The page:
By the way, I’m torn by this movie’s use of the web shooter. On one hand, I applaud it because that’s the way it is in the comics. Unfortunately, they completely ignored it as an actual part of the storyline. In the comics, Spidey would often run out and have to reload his shooters, occasionally at inopportune times. He, and the reader, was constantly aware of how many cartridges he had on him. Here, like a cowboy in a western firing 15 shots from his revolver, we’re told a cartridge holds several hundred feet of webbing then watch him shoot thousands with no problem. Still, I like that they used the device at all. On the other hand, I always thought it was silly that Spider-Man was endowed with all of the abilities of a spider except the one we most associate with the creature. It’s like Stan Lee said ‘Sure, he can climb walls, leap several stories and lift cars, but shooting webs? That’s too much.’ This is why I thought the previous movie’s addition of organic webbing was perfect.

My final issue with the new web-slinger is actually almost identical to what plagued the original. When our hero is doing heroic things he’s way too obviously the product of a team of animators and computer whizzes. When he’s swinging from structure to structure and flipping around he seems weightless. We’re not always convinced there’s a man in the suit. Like I said, the first movie had the same problem. Raimi and his team handled it better in the following two installments, but let’s call this a wash.

For all my railing against TAS, believe it or not, there are things I think it does very well. One of those things is Peter’s anguish over his uncle. This is the emotional high point of the film. It’s aided by the scenes immediately before it, demonstrating his suddenly rebellious attitude and how directly he’s responsible for what happens. At the same time, due to other events in the movie, memories of his father have risen to the surface as raw as if the wound was still fresh.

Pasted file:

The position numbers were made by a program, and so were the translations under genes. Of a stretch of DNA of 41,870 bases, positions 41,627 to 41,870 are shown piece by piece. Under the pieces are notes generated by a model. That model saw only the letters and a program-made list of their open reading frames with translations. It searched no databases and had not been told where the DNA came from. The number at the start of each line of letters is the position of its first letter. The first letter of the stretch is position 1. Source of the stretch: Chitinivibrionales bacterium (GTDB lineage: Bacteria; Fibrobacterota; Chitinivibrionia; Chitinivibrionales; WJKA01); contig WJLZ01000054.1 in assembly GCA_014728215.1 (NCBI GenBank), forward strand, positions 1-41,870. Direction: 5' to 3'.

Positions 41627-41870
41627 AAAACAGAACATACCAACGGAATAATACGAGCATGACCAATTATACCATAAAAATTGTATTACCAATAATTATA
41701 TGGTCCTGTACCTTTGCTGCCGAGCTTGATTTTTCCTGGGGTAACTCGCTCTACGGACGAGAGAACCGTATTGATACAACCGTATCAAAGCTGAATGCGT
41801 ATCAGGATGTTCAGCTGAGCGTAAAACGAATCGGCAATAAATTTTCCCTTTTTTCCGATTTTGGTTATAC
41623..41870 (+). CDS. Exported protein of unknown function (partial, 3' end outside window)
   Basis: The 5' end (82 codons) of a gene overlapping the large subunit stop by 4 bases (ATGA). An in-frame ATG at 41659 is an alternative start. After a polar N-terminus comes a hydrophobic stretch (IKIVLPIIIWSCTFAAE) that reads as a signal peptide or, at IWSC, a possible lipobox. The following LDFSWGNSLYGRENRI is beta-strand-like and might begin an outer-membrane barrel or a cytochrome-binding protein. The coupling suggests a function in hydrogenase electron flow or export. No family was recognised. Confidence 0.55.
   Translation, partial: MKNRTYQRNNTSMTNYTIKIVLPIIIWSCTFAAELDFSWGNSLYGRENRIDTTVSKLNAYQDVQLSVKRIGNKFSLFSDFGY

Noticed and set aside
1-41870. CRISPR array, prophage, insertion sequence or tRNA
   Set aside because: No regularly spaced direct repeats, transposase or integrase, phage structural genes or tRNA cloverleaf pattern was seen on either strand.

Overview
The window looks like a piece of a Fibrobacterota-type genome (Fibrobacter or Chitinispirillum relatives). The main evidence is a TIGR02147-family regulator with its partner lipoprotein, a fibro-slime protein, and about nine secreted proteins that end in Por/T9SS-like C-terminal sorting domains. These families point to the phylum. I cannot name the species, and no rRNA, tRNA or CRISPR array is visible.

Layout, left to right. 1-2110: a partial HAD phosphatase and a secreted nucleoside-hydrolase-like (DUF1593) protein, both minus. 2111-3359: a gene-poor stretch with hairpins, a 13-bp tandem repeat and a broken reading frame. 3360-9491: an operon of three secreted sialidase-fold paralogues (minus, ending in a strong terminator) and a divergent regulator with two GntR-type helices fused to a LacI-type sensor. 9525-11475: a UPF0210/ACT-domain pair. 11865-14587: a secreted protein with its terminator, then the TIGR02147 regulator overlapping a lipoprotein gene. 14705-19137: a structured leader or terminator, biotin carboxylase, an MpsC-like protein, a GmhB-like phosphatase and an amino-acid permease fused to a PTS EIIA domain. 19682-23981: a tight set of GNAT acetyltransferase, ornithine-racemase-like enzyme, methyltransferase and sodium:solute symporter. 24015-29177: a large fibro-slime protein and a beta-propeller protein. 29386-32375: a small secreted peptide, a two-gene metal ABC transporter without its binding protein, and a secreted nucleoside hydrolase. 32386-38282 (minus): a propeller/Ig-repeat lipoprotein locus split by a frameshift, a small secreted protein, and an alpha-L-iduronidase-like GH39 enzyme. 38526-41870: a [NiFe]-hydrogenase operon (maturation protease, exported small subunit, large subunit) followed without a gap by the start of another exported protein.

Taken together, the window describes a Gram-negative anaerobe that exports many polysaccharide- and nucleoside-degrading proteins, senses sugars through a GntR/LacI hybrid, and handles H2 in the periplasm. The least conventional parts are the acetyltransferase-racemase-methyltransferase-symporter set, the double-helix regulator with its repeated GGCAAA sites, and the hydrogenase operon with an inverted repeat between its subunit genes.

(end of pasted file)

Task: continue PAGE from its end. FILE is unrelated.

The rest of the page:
Our hero’s behavior while in action is also a plus. In the comics, Spidey was always a smart alec during the action. He constantly cracked jokes annoying his adversary and amusing himself (and us). That quality is ably captured in TAS. It adds a sense of fun to the proceedings. The scene where a guy pulls a knife on him best showcases this. It’s something sorely missing from the first two Raimi films.

The biggest plus in TAS’s favor is its villain. While I like Willem Dafoe, overall, as an actor, I always thought his handling of The Green Goblin (and the writing of the character) to be ridiculously over the top, even for a comic book movie. Aside from that, he is purely motivated by greed. In the movie, Ifans, as The Lizard, is not only much more subdued, but a sympathetic character, too. Sure, he has plenty of selfishness but there are also some altruistic reasons for his actions. However twisted they may be, we understand that he truly believes he’s working for the greater good. In addition, the cgi lizard is better looking than the infinitely goofy mask Dafoe had to wear.

One last thing, this movie has the absolute best Stan Lee cameo of all the Marvel flicks. ‘Nuff said.

Okay, this went way too long. I couldn’t quite contain my passion for the character. Though I currently claim Batman as my fave superhero (do NOT tell me he’s not a superhero, not having that argument today), as a kid I actually read more Spider-Man comics than anything else. I’m dying for someone to make issues #229 and #230 from 1982 into a movie. In #230, Spidey is desperately trying to slow down Juggernaut’s march across New York City. It still ranks as one of my all-time fave books. Um…scratch that. I didn’t actually mean to say that out loud. I’m not that geeky (laughing nervously). Anyhoo, TAS is a decent time-passer but doesn’t connect on the same level as its predecessor. It also feels way too soon. While it’s not a bad comic book flick, it feels totally unnecessary.


  1. It's an OK film but I kinda felt it was unnecessary. I like the cast but it the material never really rose up to the occasion. Plus, what the hell was Irrfan Khan doing in the film? What happened to him as I felt it never got revealed in the end.

  2. I didn't care for this one. I couldn't get past the fact that both Garfield and Stone looked like they could be teaching at that school and not attending. I know Tobey was older too when he played Peter, but that didn't stand out too much to me at my age when the film came out because I was 14. I'm right in the middle of Garfield and Stone age wise so I was like "noooo..."

    1. Fair point about Garfield's and Stone's appearance.